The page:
Dillard’s Writing Life

In Book Reviews on October 28, 2009 at 7:36 pm

I picked up Annie Dillard’s book, The Writing Life, as a recommendation from a friend.  That is the nature of most books we read, I suppose.  We thewritinglifeheard from someone or other that this was a ‘good’ book.  I think some books find us at the right time.  This was one of those books for me.

The humor and personal tales drew me into Dillard’s personal narrative.  I enjoy being ushered into the writer’s quirky world, whether a small isolated wood shop or a remote island.  Her re-counting of solitary ventures were not altogether lonely; because, she was inviting me into them.  Her writing ushered in a vast crowd of friends – if transported only through the written word.  I laughed at how much she resisted writing – the tension between distraction and wonder.  She would be wondering over a word and then admiring a bug in the corner of the room.  I have many of those ‘Oh, look a bird’ moments (where my attention goes elsewhere).

The emotional impact of this book hit me toward the end of the fifth chapter.  All the personal stories and anecdotal sequences introduced the rigor and challenge of writing.  About the artist, she observes, “Who but an artist fierce to know – not fierce to seem to know – would suppose that a live image possessed a secret?”  As a writer, curiosity about the world is key; and listening.  Secrets suggest mystery.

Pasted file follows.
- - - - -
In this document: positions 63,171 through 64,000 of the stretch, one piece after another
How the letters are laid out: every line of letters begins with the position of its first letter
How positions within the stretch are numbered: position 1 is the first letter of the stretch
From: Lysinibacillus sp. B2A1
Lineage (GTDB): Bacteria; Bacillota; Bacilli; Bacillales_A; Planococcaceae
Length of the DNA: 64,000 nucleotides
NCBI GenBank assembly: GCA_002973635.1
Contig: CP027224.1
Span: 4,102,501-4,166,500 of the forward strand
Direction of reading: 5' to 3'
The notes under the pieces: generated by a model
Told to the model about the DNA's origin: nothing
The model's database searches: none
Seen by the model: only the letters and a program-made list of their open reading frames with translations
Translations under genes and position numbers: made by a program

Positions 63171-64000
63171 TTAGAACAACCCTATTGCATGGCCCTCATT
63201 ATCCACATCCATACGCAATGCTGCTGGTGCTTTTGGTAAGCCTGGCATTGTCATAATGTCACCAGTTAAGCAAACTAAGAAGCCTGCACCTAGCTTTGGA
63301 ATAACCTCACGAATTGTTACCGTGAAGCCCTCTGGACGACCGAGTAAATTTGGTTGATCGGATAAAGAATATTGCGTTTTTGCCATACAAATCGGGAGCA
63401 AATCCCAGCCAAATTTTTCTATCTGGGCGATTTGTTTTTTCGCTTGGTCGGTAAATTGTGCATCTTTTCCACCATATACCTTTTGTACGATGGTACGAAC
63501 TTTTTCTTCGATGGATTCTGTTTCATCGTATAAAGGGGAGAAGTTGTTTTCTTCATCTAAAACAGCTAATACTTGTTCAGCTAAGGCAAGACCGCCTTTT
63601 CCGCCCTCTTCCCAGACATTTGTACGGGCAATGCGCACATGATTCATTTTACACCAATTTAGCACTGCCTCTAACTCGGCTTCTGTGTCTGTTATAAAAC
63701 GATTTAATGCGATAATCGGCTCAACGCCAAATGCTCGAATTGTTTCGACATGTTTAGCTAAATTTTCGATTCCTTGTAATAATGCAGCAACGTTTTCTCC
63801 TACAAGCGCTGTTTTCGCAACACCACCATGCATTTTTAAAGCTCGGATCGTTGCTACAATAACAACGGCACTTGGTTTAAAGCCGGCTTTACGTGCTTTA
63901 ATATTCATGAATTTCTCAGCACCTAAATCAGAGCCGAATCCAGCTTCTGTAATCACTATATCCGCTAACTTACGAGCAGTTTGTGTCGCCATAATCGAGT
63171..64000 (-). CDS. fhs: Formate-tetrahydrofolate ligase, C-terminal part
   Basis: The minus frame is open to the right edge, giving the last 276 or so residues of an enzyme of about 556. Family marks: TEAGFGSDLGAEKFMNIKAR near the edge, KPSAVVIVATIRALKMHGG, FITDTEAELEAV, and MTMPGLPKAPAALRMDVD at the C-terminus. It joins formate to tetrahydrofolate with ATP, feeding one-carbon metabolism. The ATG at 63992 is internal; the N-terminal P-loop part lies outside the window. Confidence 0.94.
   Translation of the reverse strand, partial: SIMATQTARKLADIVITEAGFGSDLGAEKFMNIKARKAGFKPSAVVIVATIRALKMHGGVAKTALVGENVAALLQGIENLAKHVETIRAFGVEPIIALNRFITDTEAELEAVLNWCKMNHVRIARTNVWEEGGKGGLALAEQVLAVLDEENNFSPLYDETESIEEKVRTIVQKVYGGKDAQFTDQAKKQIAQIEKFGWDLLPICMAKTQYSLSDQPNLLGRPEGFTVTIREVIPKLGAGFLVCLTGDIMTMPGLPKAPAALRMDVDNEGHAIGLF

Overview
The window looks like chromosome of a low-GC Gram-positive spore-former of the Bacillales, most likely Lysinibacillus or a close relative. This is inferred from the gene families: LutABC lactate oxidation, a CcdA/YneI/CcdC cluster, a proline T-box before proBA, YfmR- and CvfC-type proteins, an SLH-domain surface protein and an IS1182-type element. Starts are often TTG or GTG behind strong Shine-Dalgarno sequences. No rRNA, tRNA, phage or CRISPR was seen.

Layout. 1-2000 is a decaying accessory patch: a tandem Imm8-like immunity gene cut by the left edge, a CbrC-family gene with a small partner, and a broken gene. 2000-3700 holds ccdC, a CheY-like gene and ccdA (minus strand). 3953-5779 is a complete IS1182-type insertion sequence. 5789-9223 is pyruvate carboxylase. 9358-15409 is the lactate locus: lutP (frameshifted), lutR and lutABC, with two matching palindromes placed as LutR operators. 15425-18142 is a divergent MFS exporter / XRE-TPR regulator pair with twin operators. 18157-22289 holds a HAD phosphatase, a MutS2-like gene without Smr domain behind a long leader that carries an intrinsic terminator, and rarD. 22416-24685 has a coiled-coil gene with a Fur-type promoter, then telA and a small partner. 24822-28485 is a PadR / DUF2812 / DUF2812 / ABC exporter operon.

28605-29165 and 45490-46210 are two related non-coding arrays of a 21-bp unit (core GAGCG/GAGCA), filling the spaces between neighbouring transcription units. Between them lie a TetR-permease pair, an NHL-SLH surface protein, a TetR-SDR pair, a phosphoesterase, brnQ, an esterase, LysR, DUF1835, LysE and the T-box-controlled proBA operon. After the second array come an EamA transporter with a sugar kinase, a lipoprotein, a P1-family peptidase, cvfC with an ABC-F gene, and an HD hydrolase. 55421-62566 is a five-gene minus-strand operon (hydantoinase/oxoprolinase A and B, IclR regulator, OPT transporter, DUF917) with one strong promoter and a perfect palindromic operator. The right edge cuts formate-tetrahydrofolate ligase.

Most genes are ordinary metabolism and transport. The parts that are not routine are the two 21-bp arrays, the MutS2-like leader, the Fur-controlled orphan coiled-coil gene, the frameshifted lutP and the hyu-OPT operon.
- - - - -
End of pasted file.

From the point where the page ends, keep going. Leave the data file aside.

Dillard delivers a line in Chapter 5 that hung with me throughout the marathon a few weeks ago:

“One of the few things I know about writing is this: spend it all, shoot it, play it, lose it, all, right away, every time.  Do not hoard what seems good for a later place in the book, or for another book; give it, give it all, give it now.”

The last six miles of the run, I kept thinking “Give it all, Give it now”.  In my mind/heart, this line linked endurance sports and writing.  Perseverance and suffering are results of both pursuits.  It may not be the most strategic running advice; but, for this novice, it worked great.

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